The state Superior Court has approved the pension reform Cranston Mayor Allan Fung negotiated with retirees of the police and fire department. He said it saves millions of dollars.
Nearly 500 former public safety workers in Cranston were in one of the worst funded pension plans in the state.
The plan would have drained money from the city year after year, more money than city leaders believe it could have afforded.
Taxpayers paid $26.5 million last year, and they were set to pay $28 million this year. But with the settlement, they will have to contribute $22 million.
"It shaves $6 million off our annually required contribution and gets us where we need to be so we wouldn't have to put it all on the backs of the taxpayers of the city of Cranston," said Fung, a Republican who is running for governor.
Originally, the City Council passed an ordinance freezing all future cost of living advances, or COLAs.
The retirees sued, and then negotiations led to a deal that for the first 10 years would freeze the COLAs every other year; in years 11 and 12, grant a 1.5 percent increase; and then going forward put a 3 percent cap on cost of living adjustments.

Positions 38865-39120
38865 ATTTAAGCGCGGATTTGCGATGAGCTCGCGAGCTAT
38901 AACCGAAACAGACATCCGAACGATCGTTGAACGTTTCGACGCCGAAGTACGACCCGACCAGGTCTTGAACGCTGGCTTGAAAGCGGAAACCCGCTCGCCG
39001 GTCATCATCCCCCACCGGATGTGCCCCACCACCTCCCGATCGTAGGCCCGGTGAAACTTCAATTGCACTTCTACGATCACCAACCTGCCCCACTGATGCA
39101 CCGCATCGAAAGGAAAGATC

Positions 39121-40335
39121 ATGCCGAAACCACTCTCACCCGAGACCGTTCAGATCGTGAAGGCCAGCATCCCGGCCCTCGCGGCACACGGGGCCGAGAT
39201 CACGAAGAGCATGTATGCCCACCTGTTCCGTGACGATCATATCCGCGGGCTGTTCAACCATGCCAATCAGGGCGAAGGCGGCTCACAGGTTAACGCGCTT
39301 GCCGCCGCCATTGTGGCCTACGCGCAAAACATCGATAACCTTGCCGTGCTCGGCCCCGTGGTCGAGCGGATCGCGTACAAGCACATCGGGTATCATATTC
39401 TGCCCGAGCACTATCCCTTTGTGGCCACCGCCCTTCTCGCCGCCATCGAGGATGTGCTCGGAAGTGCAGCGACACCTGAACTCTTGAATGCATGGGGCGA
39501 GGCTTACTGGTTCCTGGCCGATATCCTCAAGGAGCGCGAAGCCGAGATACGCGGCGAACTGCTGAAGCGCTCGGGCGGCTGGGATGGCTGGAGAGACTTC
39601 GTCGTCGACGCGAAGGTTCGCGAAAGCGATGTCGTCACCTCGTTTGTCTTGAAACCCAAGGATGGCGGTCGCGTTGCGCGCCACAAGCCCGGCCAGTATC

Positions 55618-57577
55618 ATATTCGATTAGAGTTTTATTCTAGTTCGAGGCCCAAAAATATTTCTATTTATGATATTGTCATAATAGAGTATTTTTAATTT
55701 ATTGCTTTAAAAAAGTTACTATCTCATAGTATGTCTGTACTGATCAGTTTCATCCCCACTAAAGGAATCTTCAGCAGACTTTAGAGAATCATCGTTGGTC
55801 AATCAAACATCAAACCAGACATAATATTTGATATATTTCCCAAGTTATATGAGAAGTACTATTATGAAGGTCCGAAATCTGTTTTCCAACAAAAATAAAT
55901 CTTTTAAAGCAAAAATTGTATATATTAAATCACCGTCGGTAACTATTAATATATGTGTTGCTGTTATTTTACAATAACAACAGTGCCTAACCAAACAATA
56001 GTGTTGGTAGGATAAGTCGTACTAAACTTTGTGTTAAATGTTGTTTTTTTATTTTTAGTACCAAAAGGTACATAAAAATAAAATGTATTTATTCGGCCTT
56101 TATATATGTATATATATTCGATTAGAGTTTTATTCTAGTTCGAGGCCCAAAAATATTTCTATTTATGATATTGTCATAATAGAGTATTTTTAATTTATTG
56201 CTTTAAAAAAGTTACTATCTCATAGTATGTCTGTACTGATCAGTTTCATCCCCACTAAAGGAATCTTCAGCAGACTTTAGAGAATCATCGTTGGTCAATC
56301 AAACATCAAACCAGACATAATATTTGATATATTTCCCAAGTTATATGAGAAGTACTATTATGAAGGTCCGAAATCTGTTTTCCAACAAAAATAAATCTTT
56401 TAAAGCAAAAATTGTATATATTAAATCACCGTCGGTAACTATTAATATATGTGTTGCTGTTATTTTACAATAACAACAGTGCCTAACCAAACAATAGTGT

Cranston has more than one pension plan. The one reformed applies only to police and fire personnel retired before 1995.
"The rest of the employees -- police, fire, all the teachers, all the city employees -- are part of the state pension system," Fung said.
But these are problems that won't come up in the future because in the past few years, the city has made the change that many have suggested for public employees.
"New City Hall employees that are part of the Teamsters and Laborers' unions are no longer in that costly state pension system. They're in a straight 401(k)-type plan like the private sector," Fung said.
The mayor said 76 of the retirees refused to join in the new agreement, and they will be receiving no pension increases while their court fight continues.
The negotiated deal still needs the approval of the City Council.